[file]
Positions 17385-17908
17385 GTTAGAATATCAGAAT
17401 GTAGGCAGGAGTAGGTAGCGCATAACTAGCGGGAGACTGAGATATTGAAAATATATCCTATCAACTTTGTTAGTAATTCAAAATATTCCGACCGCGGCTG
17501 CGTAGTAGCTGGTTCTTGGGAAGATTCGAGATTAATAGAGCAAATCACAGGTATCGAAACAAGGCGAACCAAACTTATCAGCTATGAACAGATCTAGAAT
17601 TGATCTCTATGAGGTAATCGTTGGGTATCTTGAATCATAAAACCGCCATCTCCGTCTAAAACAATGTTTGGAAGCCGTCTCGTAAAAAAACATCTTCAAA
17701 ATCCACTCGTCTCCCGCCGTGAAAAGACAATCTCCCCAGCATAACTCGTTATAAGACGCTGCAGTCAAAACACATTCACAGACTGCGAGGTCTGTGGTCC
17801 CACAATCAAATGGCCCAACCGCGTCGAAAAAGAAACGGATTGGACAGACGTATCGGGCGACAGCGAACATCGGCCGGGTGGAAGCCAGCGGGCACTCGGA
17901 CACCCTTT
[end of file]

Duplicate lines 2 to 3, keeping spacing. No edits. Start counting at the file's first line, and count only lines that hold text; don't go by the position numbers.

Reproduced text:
17385 GTTAGAATATCAGAAT
17401 GTAGGCAGGAGTAGGTAGCGCATAACTAGCGGGAGACTGAGATATTGAAAATATATCCTATCAACTTTGTTAGTAATTCAAAATATTCCGACCGCGGCTG